affect what people eat and how much of it they are able to eat. One change in
the environment that adversely affects agriculture is soil erosion. "Some
one-third of the world's cropland is loosing topsoil at a rate that undermines
its future productivity."5 Topsoil is a major factor in growing most crops.
It is the richest part of the soil and contains minerals and nutrients that most
plants need for survival. Too much soil erosion begins a chain reaction leaving
the land susceptible to drought. And as we all know, very little food can be
grown on dry land. A drought not only affects plants, but as a result of lack of
plants and water and in many cases extreme heat cattle are starved or die from
thirst. This loss of organic matter in the land results in runoff after rainfall
and increased runoff and rainfall allows for flooding. A flood, like the drought
though they are opposite, wipes away crops or kills them because of the
overabundance of water. People can attempt to produce food by planting and
caring for their land and animals, but Mother Nature has the ultimate say and
humans are unable to predict what she will do next. The next two causes of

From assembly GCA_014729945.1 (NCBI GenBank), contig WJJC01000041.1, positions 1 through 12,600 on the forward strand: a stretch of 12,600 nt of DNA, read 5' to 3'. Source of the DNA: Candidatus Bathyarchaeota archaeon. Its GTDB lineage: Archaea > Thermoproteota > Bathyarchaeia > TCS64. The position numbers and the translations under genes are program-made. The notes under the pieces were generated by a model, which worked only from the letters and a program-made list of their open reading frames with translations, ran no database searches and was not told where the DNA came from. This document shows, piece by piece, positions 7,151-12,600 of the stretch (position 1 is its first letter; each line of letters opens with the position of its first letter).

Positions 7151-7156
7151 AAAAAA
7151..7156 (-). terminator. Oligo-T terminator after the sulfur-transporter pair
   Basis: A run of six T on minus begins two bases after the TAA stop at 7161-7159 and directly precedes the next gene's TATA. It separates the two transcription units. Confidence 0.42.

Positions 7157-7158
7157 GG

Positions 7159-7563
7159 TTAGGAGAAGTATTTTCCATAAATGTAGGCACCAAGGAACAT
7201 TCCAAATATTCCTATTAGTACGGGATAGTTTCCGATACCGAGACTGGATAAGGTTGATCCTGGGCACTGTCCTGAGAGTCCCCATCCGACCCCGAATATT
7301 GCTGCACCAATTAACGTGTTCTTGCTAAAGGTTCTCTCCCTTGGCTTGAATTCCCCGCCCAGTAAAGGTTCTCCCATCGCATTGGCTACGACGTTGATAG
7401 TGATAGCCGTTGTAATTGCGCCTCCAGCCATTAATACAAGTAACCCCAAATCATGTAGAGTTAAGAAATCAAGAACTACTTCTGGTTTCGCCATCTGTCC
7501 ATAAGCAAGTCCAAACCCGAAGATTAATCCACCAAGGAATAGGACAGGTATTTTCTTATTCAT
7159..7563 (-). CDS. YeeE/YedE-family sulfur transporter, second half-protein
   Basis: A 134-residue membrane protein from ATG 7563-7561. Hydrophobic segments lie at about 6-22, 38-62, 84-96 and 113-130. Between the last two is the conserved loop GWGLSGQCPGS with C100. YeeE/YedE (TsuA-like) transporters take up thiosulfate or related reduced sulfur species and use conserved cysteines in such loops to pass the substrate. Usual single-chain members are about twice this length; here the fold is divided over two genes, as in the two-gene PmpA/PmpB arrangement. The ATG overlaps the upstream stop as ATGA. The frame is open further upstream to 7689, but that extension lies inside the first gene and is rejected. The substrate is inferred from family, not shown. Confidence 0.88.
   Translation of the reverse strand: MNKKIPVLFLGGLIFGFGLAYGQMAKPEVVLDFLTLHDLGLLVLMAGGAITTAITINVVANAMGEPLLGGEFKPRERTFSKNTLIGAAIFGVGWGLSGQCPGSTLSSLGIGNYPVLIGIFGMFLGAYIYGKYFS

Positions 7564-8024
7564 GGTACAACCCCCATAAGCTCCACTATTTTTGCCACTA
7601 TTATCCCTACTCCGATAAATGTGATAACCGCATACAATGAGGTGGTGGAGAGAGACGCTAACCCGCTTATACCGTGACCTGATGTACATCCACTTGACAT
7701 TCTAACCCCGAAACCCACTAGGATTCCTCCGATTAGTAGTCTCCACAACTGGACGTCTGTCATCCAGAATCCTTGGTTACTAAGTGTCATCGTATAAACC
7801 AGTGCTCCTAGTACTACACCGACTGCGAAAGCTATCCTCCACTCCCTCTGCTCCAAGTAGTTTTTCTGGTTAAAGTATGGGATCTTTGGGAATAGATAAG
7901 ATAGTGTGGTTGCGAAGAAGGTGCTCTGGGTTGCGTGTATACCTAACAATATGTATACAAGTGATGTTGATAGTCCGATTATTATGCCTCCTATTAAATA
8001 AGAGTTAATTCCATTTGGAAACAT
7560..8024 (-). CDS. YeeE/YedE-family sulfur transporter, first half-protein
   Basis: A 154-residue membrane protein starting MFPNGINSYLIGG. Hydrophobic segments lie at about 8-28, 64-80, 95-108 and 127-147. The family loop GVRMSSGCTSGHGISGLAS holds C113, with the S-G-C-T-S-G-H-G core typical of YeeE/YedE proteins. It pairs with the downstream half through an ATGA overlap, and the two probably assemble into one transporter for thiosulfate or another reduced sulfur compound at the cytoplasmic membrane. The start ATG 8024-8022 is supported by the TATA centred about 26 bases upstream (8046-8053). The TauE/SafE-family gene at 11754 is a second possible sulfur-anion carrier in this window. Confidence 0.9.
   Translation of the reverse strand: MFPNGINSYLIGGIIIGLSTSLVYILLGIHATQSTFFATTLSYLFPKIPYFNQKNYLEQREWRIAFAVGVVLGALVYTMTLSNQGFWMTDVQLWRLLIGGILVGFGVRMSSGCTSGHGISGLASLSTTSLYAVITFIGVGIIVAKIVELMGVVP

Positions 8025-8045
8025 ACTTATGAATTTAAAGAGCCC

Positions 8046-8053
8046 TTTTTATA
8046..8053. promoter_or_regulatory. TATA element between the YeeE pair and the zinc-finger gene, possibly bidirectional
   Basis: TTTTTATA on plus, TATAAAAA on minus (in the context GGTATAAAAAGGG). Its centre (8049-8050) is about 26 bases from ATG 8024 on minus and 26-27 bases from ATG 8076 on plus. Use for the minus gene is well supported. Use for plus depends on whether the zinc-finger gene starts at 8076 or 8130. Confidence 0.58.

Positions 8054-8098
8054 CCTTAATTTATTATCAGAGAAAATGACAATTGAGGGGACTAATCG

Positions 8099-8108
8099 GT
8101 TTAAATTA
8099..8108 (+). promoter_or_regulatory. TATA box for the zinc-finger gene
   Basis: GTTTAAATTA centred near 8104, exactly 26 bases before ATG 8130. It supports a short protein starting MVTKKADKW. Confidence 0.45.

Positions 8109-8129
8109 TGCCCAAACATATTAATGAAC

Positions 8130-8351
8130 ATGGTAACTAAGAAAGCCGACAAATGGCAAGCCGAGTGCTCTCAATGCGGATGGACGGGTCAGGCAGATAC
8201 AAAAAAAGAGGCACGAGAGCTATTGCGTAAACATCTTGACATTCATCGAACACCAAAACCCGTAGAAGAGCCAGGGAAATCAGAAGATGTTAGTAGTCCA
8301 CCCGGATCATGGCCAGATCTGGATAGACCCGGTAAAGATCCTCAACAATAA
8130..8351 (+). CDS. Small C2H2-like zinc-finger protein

hunger we will discuss together because they coincide, population and the poor.
Population is an issue not because there are too many mouths to feed, as was
stated earlier, but because the hungry people of the world are the majority who
have large families and continue to increase them, thus creating hungry
children. "Poor people have large families for many reasons…Reasons of
security for their old age. Reasons about additional help on the land. Reasons
concerning the cultural preference for sons. Reasons related to the laws of
inheritance. Reasons dictated by traditional religious behavior. And reasons of
personal pride"6 These are all reasons why poor people all over the country
continue to have large families generation after generation despite their
economic condition. The majority of the hungry live and work in rural areas. Why
are poor people affected so much by hunger? The answer would be seemingly
simple, that they are just unable to afford food. But let us examine more
closely other reasons the poor across the world are so stricken with hunger.
Many of the poor around the world are tenant farmers and do not own the land in
which they work and live.7 These tenant farmers are many times paid very little
for the service they provide to the owners and are unable to purchase the food